Combating contagion:
Can journalists avoid fanning the flames of domestic violent extremism while reporting on it?

America Shaken after pro-Trump Mob Storms US Capitol,” “Democracy Under Attack,” “Trump Incites Mob, Rampage in Capitol Forces Evacuations; It’s ‘Part of his Legacy,’ a Republican Says”—these were the headlines that graced the pages of newspapers following the January 6th attack on the U.S. Capitol. Politicians and pundits from both sides of the aisle expressed concern, albeit for different reasons, about how the news media covered these events. Despite these critiques, a year and a half later journalists continued to cover the subsequent commissions with sensationalistic one-liners, with one article declaring “‘US democracy will not survive for long’: how January 6 hearings plot a roadmap to autocracy.” Of course, reporting on January 6th only signifies a larger problem about sensationalism in media coverage. Academics have long warned of the dangers of “contagion,” by which “violence-prone individuals and groups imitate forms of (political) violence attractive to them, based on examples usually popularized by mass media.” To prevent such outcomes following reporting on violent extremism events, science-based measures and best practices to mitigate contagion must be implemented.

To be sure, the benefits of such measures and practices must be weighed against the First Amendment guarantees of freedom of the press. This balancing is a core ethical dilemma associated with combating contagion. To resist the negative effects of contagion while protecting free speech, this article urges news outlets to put in place more conscientious journalistic practices and to establish a violent extremism ethics editor. These self-imposed measures wouldreduce First Amendment concerns, since any limitations on speech and press would be voluntary, while serving as a meaningful antidote to contagion.

Contagion arising out of reporting on international terrorism, suicides, and mass shootings is well documented. A 2019 study out of the University of Western Australia, for example, concluded that al-Qaeda news coverage appeared to “actively encourage al-Qaeda attacks,” “systematically raise Google searches for the group and its leaders,” and lead to radicalization spikes. Researchers at High Point University and the University of Toledo have found similar trends following news coverage of suicides and mass shootings; their systematic review of 56 research articles found a “strong association between media coverage and suicidality.” Epidemiologists at Columbia University documented an average 9.85 percent increase in suicides (across different age groups and genders) in the four months following the sensationalized coverage of actor and comedian Robin Williams’ death. Likewise, researchers at the Educator’s School Safety Network discovered a contagion effect after the 2018 shooting at Marjory Stoneman Douglas High School in Parkland, Florida, in which “threats and incidents of school violence increased 300% in the first month after the attack.” Notably, the majority of these threats and incidents occurred “in the first twelve days when news coverage was at its highest.”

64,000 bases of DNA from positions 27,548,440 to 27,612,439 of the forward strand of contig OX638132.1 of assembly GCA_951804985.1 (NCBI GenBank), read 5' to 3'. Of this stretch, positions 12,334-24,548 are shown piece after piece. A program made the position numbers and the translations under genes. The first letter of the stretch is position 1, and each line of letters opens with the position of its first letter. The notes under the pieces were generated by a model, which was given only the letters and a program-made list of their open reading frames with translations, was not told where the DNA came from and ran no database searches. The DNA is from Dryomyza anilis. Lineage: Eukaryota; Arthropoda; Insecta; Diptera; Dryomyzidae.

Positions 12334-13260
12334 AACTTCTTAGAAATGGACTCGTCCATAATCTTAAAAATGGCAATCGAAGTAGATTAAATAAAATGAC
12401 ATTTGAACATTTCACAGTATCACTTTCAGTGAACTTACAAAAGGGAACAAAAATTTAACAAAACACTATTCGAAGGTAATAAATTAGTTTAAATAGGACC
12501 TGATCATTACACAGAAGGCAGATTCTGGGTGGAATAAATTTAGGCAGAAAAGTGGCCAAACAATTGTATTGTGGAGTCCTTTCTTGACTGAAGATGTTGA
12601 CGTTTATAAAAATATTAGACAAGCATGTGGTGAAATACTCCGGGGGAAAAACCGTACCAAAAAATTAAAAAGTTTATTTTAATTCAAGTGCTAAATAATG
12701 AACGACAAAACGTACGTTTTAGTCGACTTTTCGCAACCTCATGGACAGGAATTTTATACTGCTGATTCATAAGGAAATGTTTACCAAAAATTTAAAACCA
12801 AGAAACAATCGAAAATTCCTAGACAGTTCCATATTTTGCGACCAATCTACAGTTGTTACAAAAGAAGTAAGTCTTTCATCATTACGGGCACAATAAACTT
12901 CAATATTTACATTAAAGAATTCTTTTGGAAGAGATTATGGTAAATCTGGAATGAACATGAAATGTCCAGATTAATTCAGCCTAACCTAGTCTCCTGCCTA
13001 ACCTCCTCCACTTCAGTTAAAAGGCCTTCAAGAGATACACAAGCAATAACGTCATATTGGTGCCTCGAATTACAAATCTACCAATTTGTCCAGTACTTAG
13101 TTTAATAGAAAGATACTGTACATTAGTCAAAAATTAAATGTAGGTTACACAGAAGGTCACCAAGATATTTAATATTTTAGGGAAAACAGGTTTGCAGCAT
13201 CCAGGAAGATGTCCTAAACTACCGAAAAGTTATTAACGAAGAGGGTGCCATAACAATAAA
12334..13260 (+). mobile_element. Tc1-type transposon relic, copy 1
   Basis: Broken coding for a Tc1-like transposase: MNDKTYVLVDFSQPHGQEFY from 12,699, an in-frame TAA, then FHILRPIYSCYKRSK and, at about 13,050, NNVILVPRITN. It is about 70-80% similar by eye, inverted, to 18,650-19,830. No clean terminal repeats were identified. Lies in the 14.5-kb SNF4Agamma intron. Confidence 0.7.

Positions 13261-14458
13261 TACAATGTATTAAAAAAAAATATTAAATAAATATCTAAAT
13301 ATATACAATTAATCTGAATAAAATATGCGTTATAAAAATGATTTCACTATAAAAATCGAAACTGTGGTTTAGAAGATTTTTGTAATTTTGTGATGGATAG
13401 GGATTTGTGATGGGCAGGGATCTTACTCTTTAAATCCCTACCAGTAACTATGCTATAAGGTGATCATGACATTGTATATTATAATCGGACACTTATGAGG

Given the scholarship supporting the existence of contagion in these contexts, it is likely that reporting on the pressing subject of domestic violent extremism would produce similar outcomes. The documented rise in domestic violent extremism investigations from 2020 to 2021, in part attributed to the “emboldening impact of the violent breach of the U.S. Capitol,” therefore prompts the question: What can be done to prevent the negative consequences associated with news media coverage of domestic violent extremism while ensuring compatibility with full and detailed reporting on such incidents?    

The ethical gold standard for reporting on violent extremism is the Handbook: A Conflict Sensitive Approach to Reporting on Conflict and Violent Extremism. Produced in conjunction with Internews, an international nonprofit supporting independent media, and funded by the European Union, this manual summarizes the central practices of conflict sensitive reporting, which aims to prevent radicalization, extremism, and terrorism. Journalists should “avoid portraying conflicts as consisting of only two parties contesting the same goals(s),” instead  separating the two parties into subgroups. Additionally, journalists should refrain from using sensationalist language, which can play into extremist objectives, and avoid romanticizing acts of violent extremism, which can lead to further radicalization. The preliminary findings of an interesting Worcester Polytechnic Institute study support similar conclusions. The study, simulating the long-term effects of contagion on a population of at-risk individuals following a terrorist event, found that contagion containment interventions were highly effective in substantially reducing the number of contagion-related incidents. Those advocating for similar reforms in the coverage of mass shootings call for additional measures, such as considering the placement of stories, refraining from excessive reporting, and avoiding elevating the perpetrator. Along these lines, in 2016 a prominent French media outlet, Le Monde, announced that it would no longer publish the names or images of terrorists. Although such measures may appear trivial, implementing them could inhibit the trickle-down radicalization that coverage of violent extremism can provoke.

Efforts to address contagion and minimize sensationalism do not imply that journalists should avoid reporting on violent extremism. Journalists can convey essential information on violent extremism to the public in an ethical and responsible manner that limits further radicalization and violence. Doing so would also be in keeping with an important principle that lies at the heart of the Society of Professional Journalists (SPJ) Code of Ethics, which states that journalists should “[b]alance the public’s need for information against potential harm or discomfort.”